Tuesday 23 July 2013

Sorry to be a jerk but.....

I think people who take joy in others failures are the shittiest type of people. I think we can all be a little petty at times; that chick at work who is always in the bathroom fixing her makeup rather than working falls in the mud and we feel a little surge of glee at her new appearance or that boss that was always so shitty to you gets fired himself, we feel happy that they are sad. These are minor examples and I think it's just human nature. There are people though that feel genuine happiness at others sadness and it is a routine, common personality trait of theirs. I don't like those people and I think that bloggers can be those people.

That's why I have to be careful. I always try on my blog to be funny and charming and educational at the same time. I try not to be mean. I know some bloggers like being mean, I know they wield this forum like a weapon and I desperately do not wish to be one of those people.

That being said...

I have some bad things to say about some products and I was so hesitant to say them because I think the people that make the products are  most likely super wonderful people and I don't want to hurt their business.

But I have to be honest.

My family camps almost every single weekend in the summer and I am always on the look out for great GF finds through my fine province of Alberta. On our last trip to Gull Lake, I realized that I was very close to Lacombe where the Totally Gluten Free Bakery is. I first met the Totally Gluten Free Bakery at the GF Expo and fell in love with their bread. It was fantastic so when I had the chance, I loaded up the spawn and hit the road to the Totally GF Bakery.

I always find it exciting to be going into a store whose shelves are stocked just for me. I am literally like a kid in a candy store and maybe I come off as too forward when I walk into a GF store but I always expect to get into a lengthy conversation about the products and the owners of the store. This usually happens very organically and often I let them know that I write a blog somewhere in the conversation.

There was no chatting at the Totally Gluten Free Bakery in Lacombe. The store itself is spread out in a lovely manner, it is bright and clean and even has a little seating area. It was the staff that made it unwelcoming. Here is how the conversation went:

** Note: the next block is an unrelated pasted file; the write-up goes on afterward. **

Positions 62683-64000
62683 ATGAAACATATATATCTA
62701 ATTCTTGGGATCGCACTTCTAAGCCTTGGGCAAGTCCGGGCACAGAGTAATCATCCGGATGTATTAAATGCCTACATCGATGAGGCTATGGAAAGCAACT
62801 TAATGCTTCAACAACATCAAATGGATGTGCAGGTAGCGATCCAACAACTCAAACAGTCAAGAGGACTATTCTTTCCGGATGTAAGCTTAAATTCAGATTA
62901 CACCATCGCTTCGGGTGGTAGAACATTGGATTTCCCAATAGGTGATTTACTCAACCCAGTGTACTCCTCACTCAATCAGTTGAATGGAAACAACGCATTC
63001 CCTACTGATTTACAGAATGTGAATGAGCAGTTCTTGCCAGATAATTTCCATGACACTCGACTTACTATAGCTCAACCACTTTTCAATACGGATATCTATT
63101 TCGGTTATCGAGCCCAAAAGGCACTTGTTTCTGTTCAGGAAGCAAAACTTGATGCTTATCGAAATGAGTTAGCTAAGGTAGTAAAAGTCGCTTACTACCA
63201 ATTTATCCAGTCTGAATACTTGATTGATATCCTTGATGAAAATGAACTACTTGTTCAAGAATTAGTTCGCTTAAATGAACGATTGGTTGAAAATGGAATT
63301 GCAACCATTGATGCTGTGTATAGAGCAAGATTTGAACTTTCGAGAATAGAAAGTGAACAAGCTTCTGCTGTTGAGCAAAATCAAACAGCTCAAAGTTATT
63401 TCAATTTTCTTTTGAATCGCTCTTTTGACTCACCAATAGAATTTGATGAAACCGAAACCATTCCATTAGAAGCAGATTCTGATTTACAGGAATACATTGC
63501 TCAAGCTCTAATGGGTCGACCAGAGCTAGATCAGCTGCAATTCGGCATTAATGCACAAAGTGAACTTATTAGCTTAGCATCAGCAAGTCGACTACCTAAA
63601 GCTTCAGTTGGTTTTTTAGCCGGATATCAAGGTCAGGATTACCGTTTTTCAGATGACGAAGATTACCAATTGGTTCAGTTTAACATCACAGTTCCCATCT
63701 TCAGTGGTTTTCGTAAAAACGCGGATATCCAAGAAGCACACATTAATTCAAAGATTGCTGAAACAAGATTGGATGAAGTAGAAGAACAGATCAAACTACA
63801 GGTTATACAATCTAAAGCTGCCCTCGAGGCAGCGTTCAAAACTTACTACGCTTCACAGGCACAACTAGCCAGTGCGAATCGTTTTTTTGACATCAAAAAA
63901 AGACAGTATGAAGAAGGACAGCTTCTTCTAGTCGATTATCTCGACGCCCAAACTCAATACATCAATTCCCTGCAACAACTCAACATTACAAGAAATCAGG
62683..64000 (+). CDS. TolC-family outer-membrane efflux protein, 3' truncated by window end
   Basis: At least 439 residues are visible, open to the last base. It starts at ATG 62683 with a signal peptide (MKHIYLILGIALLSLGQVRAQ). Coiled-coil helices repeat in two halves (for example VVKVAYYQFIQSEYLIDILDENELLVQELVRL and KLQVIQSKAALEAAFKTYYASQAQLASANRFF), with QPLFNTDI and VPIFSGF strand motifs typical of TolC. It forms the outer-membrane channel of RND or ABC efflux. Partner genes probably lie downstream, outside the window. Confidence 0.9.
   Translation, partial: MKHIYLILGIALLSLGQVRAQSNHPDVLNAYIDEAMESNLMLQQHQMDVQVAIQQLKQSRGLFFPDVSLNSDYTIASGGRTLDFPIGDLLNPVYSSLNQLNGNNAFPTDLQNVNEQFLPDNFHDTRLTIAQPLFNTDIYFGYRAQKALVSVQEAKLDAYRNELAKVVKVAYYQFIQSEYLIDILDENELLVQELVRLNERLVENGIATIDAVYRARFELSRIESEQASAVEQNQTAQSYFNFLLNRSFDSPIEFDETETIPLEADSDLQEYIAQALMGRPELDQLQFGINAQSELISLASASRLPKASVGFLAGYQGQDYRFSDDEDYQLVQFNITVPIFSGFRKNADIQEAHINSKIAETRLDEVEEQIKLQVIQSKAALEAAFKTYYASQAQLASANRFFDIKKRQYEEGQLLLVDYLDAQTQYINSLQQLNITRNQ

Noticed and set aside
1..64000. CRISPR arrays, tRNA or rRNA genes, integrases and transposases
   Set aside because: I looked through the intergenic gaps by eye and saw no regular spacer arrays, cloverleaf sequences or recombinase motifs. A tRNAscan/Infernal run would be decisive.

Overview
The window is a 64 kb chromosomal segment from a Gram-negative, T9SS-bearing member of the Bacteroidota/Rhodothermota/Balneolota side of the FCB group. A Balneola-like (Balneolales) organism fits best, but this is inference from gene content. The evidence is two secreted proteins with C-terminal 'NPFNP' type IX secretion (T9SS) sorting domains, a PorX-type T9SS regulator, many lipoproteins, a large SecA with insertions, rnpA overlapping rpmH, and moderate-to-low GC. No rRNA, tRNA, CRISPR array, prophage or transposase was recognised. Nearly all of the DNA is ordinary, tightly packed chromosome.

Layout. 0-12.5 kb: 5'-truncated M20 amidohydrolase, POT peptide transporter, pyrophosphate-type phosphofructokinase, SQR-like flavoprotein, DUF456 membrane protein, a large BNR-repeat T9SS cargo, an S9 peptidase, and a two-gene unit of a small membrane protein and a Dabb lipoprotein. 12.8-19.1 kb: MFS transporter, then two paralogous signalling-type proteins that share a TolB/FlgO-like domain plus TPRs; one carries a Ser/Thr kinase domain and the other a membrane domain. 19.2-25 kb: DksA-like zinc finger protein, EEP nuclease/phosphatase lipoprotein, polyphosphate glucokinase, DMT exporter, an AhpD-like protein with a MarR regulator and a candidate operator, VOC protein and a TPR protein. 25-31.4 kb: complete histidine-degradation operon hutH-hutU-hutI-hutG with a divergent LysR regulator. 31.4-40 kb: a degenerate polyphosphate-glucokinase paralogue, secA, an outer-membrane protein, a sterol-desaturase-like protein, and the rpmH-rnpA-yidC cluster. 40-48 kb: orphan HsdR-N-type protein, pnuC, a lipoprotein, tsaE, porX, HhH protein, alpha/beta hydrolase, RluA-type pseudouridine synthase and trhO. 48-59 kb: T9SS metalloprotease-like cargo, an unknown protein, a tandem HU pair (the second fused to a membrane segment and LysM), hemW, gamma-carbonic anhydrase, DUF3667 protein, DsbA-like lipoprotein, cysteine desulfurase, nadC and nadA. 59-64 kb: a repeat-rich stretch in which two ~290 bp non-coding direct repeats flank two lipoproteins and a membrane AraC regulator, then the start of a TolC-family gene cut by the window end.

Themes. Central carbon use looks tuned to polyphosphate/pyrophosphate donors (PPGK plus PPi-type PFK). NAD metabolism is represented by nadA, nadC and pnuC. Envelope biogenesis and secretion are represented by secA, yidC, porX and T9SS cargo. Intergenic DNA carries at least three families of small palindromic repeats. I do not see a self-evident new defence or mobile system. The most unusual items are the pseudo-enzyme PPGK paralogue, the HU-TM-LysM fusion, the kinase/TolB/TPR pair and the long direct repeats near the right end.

Girl appears from the back of the store rolling eyes at my presence. (albeit I had two loud boys with me who at the time were most likely making fart noises BUT they weren't running around or breaking anything)

Me: Hello! I love your store.

Her: silence

Me: I saw you guys at the GF Expo in Calgary. I love your bread!

Her: Yeah?

Me: Yeah! I have never been here. So what do you have?

Her: *makes weak arm movement indicating the whole store* 

Am I asking too much for a few recommendations or a quick tour of the store? Maybe or maybe not, depends on whether or not you want me to come back I guess. I shop around for a while and grab some things. There are tasters of some waffle thing and I try one.

Me: That's so good!

Her: Silence - opportunity for talking up and selling what ever waffle thing that was is lost

I bring my things over to the counter. She doesn't make eye contact, doesn't even tell me the amount, just sees my debit card and pushes the machine towards me. The boys were still making fart noises but it was actually a little funny.

Me: Well thanks a lot! Have a great day.

Her: Yeah  - do you want your receipt?

SIDE NOTE - Celiacs ALWAYS want the receipt because we claim our purchases.

So we left and I took another little waffle thing for the road because they were so good, I would have bought them and much more if a little effort was made. I doubt that this is the way the store is every day and maybe I caught them on the "we had to call in zombie girl because all the cool kids were sick" day but I am in no hurry to return to the Totally Gluten Free Bakery.